This review, “Yankee digital dandy,” appeared in the September 2006 issue of Astronomy magazine
The field of advanced charge-coupled device (CCD) imaging is dominated by high-quality instruments from a few well-known manufacturers, such as Santa Barbara Instruments Group (SBIG), Finger Lakes Instrumentation (FLI), and Starlight Express. Recently, a new player entered the game with a unique approach to CCD camera design. That company, Yankee Robotics of San Diego, has introduced its Trifid-2 line of cameras and is aiming directly at the big boys.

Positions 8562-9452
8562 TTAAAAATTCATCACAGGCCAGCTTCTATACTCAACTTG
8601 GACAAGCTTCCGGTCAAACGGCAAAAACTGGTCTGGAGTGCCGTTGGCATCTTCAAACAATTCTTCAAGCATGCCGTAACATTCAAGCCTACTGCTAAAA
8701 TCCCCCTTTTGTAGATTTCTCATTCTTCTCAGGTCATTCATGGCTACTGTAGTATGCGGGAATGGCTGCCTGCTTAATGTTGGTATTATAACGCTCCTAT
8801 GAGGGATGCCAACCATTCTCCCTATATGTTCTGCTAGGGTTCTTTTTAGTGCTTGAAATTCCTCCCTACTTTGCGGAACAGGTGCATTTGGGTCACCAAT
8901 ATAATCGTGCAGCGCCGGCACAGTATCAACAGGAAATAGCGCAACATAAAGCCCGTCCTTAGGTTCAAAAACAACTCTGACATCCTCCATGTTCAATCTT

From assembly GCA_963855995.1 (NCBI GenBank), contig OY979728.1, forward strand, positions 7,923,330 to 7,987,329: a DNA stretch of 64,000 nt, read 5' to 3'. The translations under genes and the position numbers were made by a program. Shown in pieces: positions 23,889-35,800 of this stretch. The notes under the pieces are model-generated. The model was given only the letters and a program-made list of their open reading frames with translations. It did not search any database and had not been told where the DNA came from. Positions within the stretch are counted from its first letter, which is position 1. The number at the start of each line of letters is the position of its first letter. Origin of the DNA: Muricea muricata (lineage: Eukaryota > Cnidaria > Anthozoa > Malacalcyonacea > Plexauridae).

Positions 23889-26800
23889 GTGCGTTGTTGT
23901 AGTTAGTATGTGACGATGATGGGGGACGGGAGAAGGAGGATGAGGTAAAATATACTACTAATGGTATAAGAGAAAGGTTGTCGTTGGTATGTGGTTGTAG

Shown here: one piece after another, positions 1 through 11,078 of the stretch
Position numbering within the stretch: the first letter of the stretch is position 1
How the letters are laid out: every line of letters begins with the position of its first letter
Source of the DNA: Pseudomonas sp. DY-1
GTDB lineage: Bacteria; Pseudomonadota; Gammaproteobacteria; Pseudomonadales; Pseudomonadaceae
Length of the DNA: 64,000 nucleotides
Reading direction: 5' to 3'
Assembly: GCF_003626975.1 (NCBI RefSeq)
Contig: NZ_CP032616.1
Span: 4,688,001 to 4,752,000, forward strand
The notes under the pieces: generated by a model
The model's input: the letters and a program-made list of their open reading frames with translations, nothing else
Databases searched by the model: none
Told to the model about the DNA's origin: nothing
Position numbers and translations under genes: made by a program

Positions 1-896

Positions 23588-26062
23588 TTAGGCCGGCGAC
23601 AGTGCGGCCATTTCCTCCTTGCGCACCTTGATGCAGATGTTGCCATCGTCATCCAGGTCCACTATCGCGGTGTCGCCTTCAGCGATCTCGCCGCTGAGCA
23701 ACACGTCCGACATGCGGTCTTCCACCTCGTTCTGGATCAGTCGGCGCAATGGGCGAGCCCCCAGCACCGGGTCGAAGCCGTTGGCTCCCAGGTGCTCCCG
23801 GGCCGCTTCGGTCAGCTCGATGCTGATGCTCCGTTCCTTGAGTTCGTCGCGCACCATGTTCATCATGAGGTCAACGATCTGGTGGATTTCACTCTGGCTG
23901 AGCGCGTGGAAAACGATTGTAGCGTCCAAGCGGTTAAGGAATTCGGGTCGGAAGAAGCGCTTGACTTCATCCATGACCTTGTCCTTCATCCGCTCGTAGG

I tested Yankee’s top-of-the-line model, which features Kodak’s KAF-6303E CCD detector, to see if it measures up to the competition. It does.
The first thing prospective customers will notice about the Trifid-2 is the price, which, at $6,895 (with the Class 2 imaging chip), is thousands of dollars less than competitors’ cameras equipped with the same 6-megapixel KAF-6303E detector. What you get for the money is a small, light camera body with a large detector that measures 18mm by 27mm, a USB-2.0 interface, and a lifetime warranty.
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